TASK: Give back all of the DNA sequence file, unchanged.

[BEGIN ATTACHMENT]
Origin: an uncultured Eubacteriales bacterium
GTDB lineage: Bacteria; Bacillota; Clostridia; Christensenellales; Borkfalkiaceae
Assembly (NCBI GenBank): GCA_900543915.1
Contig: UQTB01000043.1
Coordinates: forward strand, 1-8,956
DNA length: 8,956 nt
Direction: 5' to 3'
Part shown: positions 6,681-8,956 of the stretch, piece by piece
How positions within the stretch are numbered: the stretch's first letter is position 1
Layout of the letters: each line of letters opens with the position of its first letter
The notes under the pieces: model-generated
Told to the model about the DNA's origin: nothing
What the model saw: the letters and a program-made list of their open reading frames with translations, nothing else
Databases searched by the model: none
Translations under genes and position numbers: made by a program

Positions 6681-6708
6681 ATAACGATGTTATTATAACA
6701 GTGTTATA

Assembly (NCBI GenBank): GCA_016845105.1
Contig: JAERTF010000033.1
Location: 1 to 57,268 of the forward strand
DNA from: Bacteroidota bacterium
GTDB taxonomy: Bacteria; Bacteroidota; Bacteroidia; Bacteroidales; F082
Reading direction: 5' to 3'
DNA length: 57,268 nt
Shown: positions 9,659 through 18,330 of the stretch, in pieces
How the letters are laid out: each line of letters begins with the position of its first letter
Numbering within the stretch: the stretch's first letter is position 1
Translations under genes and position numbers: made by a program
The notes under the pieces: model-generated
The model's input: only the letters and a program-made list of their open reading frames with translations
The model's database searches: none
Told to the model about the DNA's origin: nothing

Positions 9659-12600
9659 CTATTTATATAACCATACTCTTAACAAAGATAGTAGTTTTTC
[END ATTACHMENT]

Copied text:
Origin: an uncultured Eubacteriales bacterium
GTDB lineage: Bacteria; Bacillota; Clostridia; Christensenellales; Borkfalkiaceae
Assembly (NCBI GenBank): GCA_900543915.1
Contig: UQTB01000043.1
Coordinates: forward strand, 1-8,956
DNA length: 8,956 nt
Direction: 5' to 3'
Part shown: positions 6,681-8,956 of the stretch, piece by piece
How positions within the stretch are numbered: the stretch's first letter is position 1
Layout of the letters: each line of letters opens with the position of its first letter
The notes under the pieces: model-generated
Told to the model about the DNA's origin: nothing
What the model saw: the letters and a program-made list of their open reading frames with translations, nothing else
Databases searched by the model: none
Translations under genes and position numbers: made by a program

Positions 6681-6708
6681 ATAACGATGTTATTATAACA
6701 GTGTTATA

Assembly (NCBI GenBank): GCA_016845105.1
Contig: JAERTF010000033.1
Location: 1 to 57,268 of the forward strand
DNA from: Bacteroidota bacterium
GTDB taxonomy: Bacteria; Bacteroidota; Bacteroidia; Bacteroidales; F082
Reading direction: 5' to 3'
DNA length: 57,268 nt
Shown: positions 9,659 through 18,330 of the stretch, in pieces
How the letters are laid out: each line of letters begins with the position of its first letter
Numbering within the stretch: the stretch's first letter is position 1
Translations under genes and position numbers: made by a program
The notes under the pieces: model-generated
The model's input: only the letters and a program-made list of their open reading frames with translations
The model's database searches: none
Told to the model about the DNA's origin: nothing

Positions 9659-12600
9659 CTATTTATATAACCATACTCTTAACAAAGATAGTAGTTTTTC